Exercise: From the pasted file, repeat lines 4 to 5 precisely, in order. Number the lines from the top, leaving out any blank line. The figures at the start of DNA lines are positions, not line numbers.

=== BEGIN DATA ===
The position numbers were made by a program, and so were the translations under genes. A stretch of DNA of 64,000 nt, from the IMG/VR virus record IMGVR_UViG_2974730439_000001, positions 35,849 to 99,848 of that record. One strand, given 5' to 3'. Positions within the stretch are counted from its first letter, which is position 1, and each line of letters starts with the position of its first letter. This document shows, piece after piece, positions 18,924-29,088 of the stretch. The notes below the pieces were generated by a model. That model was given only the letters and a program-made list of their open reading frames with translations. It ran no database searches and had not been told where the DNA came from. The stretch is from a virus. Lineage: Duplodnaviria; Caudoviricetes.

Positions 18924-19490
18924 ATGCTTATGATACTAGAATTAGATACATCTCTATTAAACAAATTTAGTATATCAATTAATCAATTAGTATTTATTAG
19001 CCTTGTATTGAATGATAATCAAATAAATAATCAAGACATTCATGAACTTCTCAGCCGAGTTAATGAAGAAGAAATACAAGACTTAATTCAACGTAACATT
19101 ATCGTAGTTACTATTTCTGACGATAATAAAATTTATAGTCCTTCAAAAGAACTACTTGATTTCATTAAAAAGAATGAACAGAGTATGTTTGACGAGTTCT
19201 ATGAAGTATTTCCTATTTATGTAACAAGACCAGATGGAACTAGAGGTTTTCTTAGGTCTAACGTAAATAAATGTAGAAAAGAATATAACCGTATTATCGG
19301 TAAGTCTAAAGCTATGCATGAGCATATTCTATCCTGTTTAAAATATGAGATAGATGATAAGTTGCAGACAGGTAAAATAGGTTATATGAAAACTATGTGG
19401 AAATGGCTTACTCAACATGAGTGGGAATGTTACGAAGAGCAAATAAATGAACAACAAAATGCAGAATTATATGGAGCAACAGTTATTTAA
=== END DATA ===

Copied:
19001 CCTTGTATTGAATGATAATCAAATAAATAATCAAGACATTCATGAACTTCTCAGCCGAGTTAATGAAGAAGAAATACAAGACTTAATTCAACGTAACATT
19101 ATCGTAGTTACTATTTCTGACGATAATAAAATTTATAGTCCTTCAAAAGAACTACTTGATTTCATTAAAAAGAATGAACAGAGTATGTTTGACGAGTTCT